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Gold, Silver and Bronze go green in 2020

Tokyo 2020 Olympic Games announce medals to be made entirely from recycled materials

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Image Credit: Glen Lubbert

The organisers behind the upcoming Tokyo 2020 Olympic Games have come up with an innovative idea to improve the sustainability of the games: making the medals out of 100 per cent recycled materials.

All medals awarded at next summer’s Olympic and Paralympic Games will be made from recycled electronic waste, such as old laptops, mobile phones, and tablets. To create the 5000 medals which will be awarded to podium-placing athletes, Tokyo 2020 needed to collect 30.3 kilograms of gold, 4100 kilograms of silver, and 2700 kilograms of bronze, with a project beginning in Japan in 2017 to collect enough metal for the medals. The bronze target was met in June 2018, while as of last October more than 90 per cent of the required gold and 85 per cent of the required silver had been collected, according to organisers.

Collections were closed at the end of last month, indicating organisers have been successful in collecting enough metal to ensure medals are entirely recycled. A tonne of old mobiles can yield up to 300g of gold according to Umicore, a Belgian mining company. While this is the first time the Olympic Games is planning to have 100 per cent recycled medals, medals created from partially recycled metal were awarded in Rio, where an estimated 30 per cent of bronze and silver medals were created from recycled metals. According to organisers, this is, however, the first time a project had been launched to get citizens proactively involved in donating their used electronics, with recycled metal being collected from the general public as well as businesses.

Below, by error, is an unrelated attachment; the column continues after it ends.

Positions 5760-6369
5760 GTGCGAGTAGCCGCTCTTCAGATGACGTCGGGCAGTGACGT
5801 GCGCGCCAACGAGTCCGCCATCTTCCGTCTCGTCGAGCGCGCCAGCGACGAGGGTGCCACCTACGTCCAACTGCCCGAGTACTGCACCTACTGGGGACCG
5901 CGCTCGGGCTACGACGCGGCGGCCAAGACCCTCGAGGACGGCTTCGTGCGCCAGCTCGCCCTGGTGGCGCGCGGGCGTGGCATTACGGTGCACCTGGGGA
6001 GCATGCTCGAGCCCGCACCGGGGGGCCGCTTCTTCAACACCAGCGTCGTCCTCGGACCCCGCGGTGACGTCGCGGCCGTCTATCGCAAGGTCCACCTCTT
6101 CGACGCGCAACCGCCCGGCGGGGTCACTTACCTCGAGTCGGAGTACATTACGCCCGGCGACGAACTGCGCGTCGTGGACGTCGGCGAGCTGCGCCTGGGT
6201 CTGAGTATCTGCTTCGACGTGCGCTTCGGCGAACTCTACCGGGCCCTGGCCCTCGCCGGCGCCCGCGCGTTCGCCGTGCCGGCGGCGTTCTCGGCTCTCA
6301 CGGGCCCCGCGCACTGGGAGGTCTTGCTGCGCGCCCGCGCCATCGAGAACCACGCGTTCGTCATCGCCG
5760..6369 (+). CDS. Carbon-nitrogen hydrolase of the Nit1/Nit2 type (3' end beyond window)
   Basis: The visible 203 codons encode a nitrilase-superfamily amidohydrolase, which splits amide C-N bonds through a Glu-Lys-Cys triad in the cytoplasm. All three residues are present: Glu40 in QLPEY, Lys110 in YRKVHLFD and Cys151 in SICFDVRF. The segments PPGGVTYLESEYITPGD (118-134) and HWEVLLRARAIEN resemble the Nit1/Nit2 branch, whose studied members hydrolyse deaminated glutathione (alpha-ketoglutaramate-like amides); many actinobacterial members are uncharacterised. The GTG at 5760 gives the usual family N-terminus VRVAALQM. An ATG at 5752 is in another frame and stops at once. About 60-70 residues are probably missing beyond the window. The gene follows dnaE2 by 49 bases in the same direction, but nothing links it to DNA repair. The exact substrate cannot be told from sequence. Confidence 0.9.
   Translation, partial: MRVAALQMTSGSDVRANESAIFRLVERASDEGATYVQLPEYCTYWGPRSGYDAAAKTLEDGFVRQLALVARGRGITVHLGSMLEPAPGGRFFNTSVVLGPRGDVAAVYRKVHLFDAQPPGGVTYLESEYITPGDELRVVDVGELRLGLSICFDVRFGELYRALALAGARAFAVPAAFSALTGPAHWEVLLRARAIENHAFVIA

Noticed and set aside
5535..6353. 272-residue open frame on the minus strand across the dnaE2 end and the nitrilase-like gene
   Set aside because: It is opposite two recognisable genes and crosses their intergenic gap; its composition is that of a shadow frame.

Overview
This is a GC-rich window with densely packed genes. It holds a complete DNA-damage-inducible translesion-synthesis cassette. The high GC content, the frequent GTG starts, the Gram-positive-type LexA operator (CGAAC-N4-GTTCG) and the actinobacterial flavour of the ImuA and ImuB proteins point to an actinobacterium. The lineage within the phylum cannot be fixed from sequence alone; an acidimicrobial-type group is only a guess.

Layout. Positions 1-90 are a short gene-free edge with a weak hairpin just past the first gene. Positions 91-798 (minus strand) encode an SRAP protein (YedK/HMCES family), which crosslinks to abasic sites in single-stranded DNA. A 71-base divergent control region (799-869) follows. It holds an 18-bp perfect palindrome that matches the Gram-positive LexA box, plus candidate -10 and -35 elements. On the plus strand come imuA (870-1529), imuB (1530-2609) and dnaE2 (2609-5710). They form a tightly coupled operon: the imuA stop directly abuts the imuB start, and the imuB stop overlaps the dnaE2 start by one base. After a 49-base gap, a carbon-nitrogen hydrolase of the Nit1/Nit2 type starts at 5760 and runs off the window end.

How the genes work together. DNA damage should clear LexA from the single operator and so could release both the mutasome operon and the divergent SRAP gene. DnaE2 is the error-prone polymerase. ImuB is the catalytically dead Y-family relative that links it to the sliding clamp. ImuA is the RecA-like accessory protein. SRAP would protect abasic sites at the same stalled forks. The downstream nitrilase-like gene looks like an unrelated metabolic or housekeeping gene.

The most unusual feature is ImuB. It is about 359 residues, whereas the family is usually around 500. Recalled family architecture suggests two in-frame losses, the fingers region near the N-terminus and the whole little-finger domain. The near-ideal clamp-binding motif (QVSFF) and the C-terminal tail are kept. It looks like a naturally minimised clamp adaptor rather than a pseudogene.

An approximate 67 180 tonnes of old electronic devices have been collected, while approximately 5.75 million used mobile phones have been donated by the Japanese public at NTT DOCOMO shops, a Japanese phone operator company. Over one and a half thousand municipal authorities (over 90 per cent of Japanese municipal authorities) have been involved in the project, with over $3 million worth of metal having been donated. The Tokyo 2020 Committee has yet to reveal the design of the games’ medals, which is set to be announced this summer.

In a statement on the project, organisers said: “The Tokyo 2020 Organising Committee is actively working with project participants, NTT DOCOMO, the Japan Environmental Sanitation Centre, the Ministry of the Environment and the Tokyo Metropolitan Government, to realise a sustainable society and secure the Olympics and Paralympics legacy.”

Ashton Eaton, retired decathlon athlete who gained gold medals at London 2012 and Rio 2016 expressed his delight at the new scheme: “thanks to the Tokyo 2020 medal project, not only do the athletes inspire with their stories, but each medal itself has a story of its own! The best part is that each citizen has a chance to contribute to the story, to raise awareness about a sustainable future and to make a unique contribution. And, most excitingly, they have a chance to be part of the Olympic journey.

“The weight of a medal around your neck is always a good weight. And when an athlete at Tokyo wins a medal, the weight of it will not be from the gold, silver or bronze; it will be the weight of a nation. The awesomeness of this project makes me want to come out of retirement and compete for one.”

The decision to make Tokyo 2020’s medals from recycled electronics marks the movement of the IOC into a new age of envrionmentally friendly initiatives in sport

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